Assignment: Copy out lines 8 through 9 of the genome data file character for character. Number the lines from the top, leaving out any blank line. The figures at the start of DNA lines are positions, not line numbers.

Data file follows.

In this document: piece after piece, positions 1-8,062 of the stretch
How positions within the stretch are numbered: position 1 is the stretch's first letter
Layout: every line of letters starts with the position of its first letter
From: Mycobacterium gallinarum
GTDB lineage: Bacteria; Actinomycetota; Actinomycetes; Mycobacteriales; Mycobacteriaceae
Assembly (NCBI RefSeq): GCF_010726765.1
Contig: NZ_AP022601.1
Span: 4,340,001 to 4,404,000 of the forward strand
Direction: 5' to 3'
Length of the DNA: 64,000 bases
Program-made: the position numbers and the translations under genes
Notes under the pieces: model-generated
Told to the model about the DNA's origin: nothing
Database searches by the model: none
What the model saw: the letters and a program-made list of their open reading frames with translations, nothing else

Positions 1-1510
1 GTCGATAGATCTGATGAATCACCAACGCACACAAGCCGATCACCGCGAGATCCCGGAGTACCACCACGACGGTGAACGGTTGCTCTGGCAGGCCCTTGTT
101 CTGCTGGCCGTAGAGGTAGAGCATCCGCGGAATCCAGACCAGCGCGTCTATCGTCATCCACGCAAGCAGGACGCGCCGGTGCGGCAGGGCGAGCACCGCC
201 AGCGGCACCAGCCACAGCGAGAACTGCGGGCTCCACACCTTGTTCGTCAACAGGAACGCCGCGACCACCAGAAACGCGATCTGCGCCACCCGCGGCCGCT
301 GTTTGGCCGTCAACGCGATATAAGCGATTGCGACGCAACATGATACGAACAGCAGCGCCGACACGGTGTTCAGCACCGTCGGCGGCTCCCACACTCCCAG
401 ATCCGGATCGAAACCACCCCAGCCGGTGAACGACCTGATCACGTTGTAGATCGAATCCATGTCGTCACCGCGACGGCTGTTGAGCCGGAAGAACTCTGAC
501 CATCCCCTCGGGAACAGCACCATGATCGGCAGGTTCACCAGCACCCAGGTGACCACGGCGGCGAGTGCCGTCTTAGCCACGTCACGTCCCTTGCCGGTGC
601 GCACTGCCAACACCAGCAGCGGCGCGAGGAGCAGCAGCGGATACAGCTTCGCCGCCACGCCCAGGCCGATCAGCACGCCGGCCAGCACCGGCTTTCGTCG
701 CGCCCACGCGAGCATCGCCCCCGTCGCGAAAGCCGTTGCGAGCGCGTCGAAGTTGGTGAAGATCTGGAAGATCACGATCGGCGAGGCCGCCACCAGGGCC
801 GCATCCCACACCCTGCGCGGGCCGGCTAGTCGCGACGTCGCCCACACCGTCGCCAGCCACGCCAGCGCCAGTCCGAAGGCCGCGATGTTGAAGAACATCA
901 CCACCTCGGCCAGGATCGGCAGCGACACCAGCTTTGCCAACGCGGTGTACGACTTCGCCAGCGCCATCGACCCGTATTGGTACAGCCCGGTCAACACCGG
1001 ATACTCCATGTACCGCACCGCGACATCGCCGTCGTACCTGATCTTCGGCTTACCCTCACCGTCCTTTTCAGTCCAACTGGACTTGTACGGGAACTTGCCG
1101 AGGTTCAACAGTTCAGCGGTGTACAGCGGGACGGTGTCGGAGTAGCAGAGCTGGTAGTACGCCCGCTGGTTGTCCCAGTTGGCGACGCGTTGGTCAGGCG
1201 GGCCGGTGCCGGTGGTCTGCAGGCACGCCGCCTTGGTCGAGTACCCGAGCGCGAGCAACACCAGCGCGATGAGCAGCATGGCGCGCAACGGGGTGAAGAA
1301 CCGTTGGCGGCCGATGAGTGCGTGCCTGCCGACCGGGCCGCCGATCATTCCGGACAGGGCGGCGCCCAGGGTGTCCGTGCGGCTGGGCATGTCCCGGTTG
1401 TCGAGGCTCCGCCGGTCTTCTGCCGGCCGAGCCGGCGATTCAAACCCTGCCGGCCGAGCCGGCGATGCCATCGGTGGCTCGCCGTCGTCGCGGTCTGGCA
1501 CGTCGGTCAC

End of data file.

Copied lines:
Span: 4,340,001 to 4,404,000 of the forward strand
Direction: 5' to 3'